Posted by womensspace | February 10, 2007, 11:23 pm
  3. I don’t know, I think it’s pretty clear that all this stuff is satirical in nature. Not necessarily funny, mind you, but definately satirical. It brings racism, misogyny, and other forms of hate to their absurdist extremes, helping to underline the existence of these forms of hate to begin with. Coming as it does so close to Valentine’s Day, I think the rape article was in poor taste, however, it is still a satirical work & absurdist work.

    Posted by Miko | February 11, 2007, 12:07 am
  4. “People seem inordinately confused as to whether sexism in satire renders it sexist satire (it can and usually does): even when confronting misogyny and male privilege is not the focus of the work, the sexism only present to add spice, many readers approach the text as a total inversion of reality even if not all of the work’s elements function ironically.

    That is, readers who might accept sexist content at face value, reacting to it as such—or even enjoying it as such—rather than “inverting” it, will often find themselves claiming that the sexist content is not sexist precisely because it is located within the category of satire. A spectrum of arguments states that such sexism is, at worst, not to be taken seriously (only the most “humorless” of feminists would dare object), and frequently, is purportedly actually anti-sexist in its result, regardless of the author’s intention. Many often claim, rather incongruously, that it is the very best variety of feminist polemic because that feminism is accessible for use by everyone, never mind that patriarchal apologists are counted among that number.

    Thus critics of such satire often have to battle uphill when confronting it in public venues, even against other feminists and pro-feminists reliant upon a more simplistic reading of the material: oddly enough, it was the latter who were armed with vicious condescension. Those sophisticated enough to understand that “Where the White Women at” operates on a number of levels, and can be framed in different ways when weighing the competing factors at play in its creation, transmission, and reception, were often treated as grade-school children in need of basic dictionary definition of “satire.” Patriarchy has certainly taken notice of this confusion, making the medium the favorite for a number of roles, including racist propaganda; see any number of both apologias and critiques of the white “underground” comic artist, R. Crumb, who has published stories such as “When the Niggers Take over America.””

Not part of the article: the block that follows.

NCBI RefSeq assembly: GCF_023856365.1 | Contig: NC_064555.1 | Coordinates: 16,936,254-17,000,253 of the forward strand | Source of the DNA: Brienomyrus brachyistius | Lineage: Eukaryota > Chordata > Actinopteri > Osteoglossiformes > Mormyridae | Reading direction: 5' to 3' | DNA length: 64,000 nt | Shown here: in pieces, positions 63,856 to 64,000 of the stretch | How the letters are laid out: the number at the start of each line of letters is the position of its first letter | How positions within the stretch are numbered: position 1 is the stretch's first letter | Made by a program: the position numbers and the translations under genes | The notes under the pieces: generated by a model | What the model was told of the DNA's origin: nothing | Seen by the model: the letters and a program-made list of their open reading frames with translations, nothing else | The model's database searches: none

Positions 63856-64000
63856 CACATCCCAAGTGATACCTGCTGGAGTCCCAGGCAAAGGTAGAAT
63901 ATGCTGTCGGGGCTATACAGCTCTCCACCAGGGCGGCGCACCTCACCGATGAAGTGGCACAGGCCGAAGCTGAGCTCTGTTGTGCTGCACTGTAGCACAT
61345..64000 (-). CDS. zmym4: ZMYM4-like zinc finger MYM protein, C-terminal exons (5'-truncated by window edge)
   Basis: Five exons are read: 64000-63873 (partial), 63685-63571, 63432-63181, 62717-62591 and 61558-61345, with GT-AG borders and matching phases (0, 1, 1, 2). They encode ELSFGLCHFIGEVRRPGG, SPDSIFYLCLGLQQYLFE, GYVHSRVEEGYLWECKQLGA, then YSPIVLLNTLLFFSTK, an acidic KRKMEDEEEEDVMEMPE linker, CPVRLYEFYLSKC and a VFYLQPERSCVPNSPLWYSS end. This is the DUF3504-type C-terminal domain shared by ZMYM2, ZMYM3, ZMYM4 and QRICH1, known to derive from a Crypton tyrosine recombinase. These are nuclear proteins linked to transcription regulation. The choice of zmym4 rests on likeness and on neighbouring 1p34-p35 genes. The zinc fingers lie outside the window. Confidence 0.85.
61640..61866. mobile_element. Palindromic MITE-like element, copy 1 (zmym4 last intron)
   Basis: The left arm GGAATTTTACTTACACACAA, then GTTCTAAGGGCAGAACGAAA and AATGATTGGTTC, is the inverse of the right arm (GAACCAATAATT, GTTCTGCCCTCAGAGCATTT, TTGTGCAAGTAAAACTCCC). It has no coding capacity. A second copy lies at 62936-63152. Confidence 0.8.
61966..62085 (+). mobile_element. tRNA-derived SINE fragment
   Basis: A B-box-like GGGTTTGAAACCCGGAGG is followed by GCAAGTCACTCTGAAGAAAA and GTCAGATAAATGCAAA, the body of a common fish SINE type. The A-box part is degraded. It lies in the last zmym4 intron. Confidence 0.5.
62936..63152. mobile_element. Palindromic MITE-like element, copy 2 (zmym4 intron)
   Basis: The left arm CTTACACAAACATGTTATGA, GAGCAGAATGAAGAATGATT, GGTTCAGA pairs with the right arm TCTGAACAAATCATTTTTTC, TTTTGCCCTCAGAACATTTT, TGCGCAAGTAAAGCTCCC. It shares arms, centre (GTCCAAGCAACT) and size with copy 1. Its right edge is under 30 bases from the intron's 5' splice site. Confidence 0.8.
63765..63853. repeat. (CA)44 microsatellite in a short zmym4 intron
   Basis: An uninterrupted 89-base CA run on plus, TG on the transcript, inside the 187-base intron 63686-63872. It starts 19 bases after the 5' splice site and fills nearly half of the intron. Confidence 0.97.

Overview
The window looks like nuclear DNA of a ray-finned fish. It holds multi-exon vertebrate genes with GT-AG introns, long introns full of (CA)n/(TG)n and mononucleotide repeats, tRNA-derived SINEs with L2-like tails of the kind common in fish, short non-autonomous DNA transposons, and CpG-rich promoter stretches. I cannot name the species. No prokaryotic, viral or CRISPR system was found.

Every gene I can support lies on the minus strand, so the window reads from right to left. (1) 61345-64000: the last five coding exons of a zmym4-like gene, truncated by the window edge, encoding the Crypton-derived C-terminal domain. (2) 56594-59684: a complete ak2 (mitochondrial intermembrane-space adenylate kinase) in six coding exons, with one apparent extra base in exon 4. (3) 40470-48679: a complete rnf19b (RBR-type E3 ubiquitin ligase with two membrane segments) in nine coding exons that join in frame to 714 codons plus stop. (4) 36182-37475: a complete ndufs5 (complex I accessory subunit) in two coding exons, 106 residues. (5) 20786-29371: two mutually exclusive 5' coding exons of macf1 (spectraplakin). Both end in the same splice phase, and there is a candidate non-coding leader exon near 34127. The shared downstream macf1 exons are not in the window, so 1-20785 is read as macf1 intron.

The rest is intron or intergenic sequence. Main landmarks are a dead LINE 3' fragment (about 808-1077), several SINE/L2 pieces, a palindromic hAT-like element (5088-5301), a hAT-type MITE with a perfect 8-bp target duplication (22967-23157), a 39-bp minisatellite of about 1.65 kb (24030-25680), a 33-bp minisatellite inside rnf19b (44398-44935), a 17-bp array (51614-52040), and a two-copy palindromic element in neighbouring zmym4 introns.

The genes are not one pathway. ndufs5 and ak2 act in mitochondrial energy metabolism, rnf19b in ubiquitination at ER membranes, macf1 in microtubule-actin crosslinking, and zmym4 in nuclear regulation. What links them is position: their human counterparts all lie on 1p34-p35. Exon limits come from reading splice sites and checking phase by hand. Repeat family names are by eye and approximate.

Just a link and run as a shortcut.

    Posted by Rich | February 11, 2007, 12:30 am
  5. In short: Does the article “confront misogyny and male privilege?” That’s what it would have to do in order to accomplish anything satirically in the way Miko propeses. As it simply offers historical examples of misogyny and male privilege in order to set up a punch line, that doesn’t make it satire. That’s shits and grins for the sake of shits and grins. It’s rather disinegenous if not plain old full-out stupid to suggest otherwise, that it was attempting to “underline” something, besides the author’s own belief in his own cleverness.

    It ain’t Jonathan Swift just because it’s white and has a dick.

    Posted by Rich | February 11, 2007, 12:38 am